Category Archives: Boro

More cold. More rain.

Added a skirt. Going to put some more yellow at the bottom of the woven strips. The seam line lands in an awkward spot on me. Hope it works better on someone else!

Going to turn the neck under with a hand stitch or add a bias tape binding (if I have any left. Turned a few old packs into ties for masks).

No sleeves.

This mask makes 60. For a neighbor who is a pediatrician. If I were a kid, I’d love seeing that frog on my doctor’s face.

Sunday stitches


tissue house backlit


with new roof and door

when lit from behind, there are many moons

tissue house before roof or door



during repair - felt insert

black felt for a patch – used a dental floss container as a form



It was a good weekend, if a little hot today. Finished a book, started another. Did the crossword puzzle. Took a long walk. Cleared out more of the basement. Cooked a lot. Weeded some. Finally planted my Mammoth Sunflower Seeds. Watched two movies – the new Jason Bourne and the one about the tsunami with Naomi Watts and Ewan McGregor (“The Impossible”). C recovered from wisdom teeth surgery. K bought lumber for the darkroom. D said, about an hour ago, “Come look at the moon, Mom.” So we did. And there it was, hanging like an ornament in the eastern sky.

Apron and Mickey

apron-and-mickey by dee at clothcompany

Here’s the apron I referenced the other day, back when it was just a bunch of woven strips attached to a rectangle of linen. I am wearing it now. It works.

For an apron to work for me, it MUST have strings long enough to tie in front, so that I can tuck a dish towel into it. Pockets unnecessary.

For the many quilters and fiber artists out there who make work as gifts or to sell, how do you know when something’s A KEEPER?

I knew I wanted this for myself, but sometimes I DON’T. One way to turn something I haven’t admitted I want to keep into a keeper is to price it too high. Ha!

P.S.  This apron combines the learning from two Jude Hill classes (Spirit Cloth) — Cloth to Cloth and Contemporary Boro.

and speaking of collars

from the magnificent book "Dress in Detail" - man's wedding vest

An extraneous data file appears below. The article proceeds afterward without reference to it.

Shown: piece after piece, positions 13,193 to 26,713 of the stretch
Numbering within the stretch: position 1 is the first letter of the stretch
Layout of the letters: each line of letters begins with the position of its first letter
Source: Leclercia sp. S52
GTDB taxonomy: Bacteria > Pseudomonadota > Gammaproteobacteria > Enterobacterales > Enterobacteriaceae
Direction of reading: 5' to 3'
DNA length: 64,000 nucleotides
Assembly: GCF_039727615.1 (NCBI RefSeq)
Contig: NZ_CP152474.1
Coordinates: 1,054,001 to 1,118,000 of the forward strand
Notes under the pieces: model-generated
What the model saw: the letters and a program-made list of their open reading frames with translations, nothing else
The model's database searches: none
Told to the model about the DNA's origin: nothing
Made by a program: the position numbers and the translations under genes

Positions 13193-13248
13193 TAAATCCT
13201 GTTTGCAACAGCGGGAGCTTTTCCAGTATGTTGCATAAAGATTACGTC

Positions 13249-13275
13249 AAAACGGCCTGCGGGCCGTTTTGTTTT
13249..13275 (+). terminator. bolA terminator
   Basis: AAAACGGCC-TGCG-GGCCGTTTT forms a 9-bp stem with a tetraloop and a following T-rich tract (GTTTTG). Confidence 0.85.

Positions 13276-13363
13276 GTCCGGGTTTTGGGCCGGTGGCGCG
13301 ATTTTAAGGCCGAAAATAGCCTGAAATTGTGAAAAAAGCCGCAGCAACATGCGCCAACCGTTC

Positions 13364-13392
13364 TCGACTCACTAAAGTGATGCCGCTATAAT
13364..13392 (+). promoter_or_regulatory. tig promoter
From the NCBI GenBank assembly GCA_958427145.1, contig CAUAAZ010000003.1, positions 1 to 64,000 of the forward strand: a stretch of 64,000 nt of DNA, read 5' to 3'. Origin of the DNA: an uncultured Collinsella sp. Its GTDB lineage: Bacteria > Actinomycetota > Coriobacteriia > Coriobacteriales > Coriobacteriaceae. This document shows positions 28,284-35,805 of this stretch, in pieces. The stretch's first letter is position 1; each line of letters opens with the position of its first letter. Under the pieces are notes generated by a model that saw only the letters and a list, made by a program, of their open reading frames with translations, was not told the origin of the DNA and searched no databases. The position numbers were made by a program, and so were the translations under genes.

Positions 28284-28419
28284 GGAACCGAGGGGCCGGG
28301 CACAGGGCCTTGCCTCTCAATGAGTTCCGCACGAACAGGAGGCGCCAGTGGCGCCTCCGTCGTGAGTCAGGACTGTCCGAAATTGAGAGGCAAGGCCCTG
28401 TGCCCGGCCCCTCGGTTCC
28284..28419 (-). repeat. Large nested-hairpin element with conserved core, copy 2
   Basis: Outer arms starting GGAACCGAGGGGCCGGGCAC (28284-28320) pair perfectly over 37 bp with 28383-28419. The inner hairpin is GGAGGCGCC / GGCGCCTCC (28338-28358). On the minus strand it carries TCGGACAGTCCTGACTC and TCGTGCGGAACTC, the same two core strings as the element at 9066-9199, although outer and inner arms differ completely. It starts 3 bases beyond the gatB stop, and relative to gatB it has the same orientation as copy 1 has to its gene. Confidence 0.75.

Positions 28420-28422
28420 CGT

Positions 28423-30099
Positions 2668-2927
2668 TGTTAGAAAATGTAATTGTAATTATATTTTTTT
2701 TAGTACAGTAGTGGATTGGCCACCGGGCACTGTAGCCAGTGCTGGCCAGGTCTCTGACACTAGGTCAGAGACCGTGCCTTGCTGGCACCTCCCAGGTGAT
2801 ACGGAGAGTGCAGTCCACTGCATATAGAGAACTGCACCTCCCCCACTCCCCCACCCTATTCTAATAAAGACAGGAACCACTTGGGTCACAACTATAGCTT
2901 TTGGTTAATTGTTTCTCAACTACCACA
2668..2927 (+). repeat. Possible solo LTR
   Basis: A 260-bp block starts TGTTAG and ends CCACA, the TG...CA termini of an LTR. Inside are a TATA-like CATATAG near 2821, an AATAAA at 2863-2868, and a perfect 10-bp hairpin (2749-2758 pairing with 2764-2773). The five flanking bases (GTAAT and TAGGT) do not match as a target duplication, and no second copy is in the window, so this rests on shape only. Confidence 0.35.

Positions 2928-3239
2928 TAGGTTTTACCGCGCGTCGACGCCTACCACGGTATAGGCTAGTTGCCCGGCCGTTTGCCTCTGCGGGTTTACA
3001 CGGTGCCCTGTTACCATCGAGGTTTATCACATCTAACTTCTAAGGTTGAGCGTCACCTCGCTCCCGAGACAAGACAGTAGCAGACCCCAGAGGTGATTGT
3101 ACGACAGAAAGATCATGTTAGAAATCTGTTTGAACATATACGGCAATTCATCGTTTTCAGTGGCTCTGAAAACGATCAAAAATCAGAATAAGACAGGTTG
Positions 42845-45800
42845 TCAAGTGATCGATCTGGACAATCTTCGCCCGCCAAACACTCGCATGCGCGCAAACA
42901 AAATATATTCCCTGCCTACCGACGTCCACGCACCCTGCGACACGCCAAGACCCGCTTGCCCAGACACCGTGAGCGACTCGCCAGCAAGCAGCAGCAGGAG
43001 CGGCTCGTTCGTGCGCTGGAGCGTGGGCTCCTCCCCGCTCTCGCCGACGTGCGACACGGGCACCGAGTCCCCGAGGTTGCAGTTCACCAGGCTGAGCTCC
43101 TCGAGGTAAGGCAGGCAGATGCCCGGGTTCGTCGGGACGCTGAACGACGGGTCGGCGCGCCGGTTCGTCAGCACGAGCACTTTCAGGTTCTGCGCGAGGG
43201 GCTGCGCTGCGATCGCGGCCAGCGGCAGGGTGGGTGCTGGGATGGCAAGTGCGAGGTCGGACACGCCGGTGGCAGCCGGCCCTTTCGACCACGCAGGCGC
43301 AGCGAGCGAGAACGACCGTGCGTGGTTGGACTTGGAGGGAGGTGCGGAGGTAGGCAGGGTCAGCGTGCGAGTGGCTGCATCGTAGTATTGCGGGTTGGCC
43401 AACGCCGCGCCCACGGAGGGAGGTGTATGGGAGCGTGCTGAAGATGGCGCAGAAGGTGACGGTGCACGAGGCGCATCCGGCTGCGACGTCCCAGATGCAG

Talk about workmanship!!! Wow is it humbling to peruse the book, “Dress In Detail”!! Many of those bands of color (e.g. the deep orange) are rows of teeny and uniform chain stitch.  The pale orange and salmon fuzzy rows near the bottom are couched chenille – a great idea, right?!! You can definitely see why the French word ‘chenille’ means ‘caterpillar’. And the top and roughly-middle black bands are applied black velvet, embellished with near see-through sequins and waving rows of seed beads – two more wonderful ideas.

I came across another men’s wedding vest here — All the Pretty Dresses – a website devoted to archiving garments from prior to 1929.  I especially love the brown ink signature in the lining.  Boro ragmates will appreciate the photo of the patched placket on the inside.

Perhaps this attention to finery is prompted in part by prom festivities last night.  It was quite a scene – five young couples gathered and at least 12 adults, quite a few stray siblings, with most of the onlookers taking pictures!  I felt like a member of the paparazzi. I won’t insert the more traditional scrapbooking shots here, but you have to admire this collection of shoes:

And, you can’t help but smile at this one:

glue and interfacing?!

Gorilla glue on my fingertips from helping out with a science project last night (building a model of the levothyroxine molecule) means touching T-shirt knits and interfacing is horrible!! Everything is sticking to the dried glue remnants on my fingertips and feels awful, to boot!  But, I have to keep at this T-shirt quilt.  Have to. Have to.

Will google ‘gorilla glue removal’ and get back to it.  Last night, though, I took the pocket and collar off of this workshirt and am going to apply woven strips to the sides of the front plackets.

Also, I cut the landscape panel off of the cardigan that I had been stitching.  It wasn’t working.  And, proof that it was the right thing to do?  Now I love it.  More on that later!

Japanese bag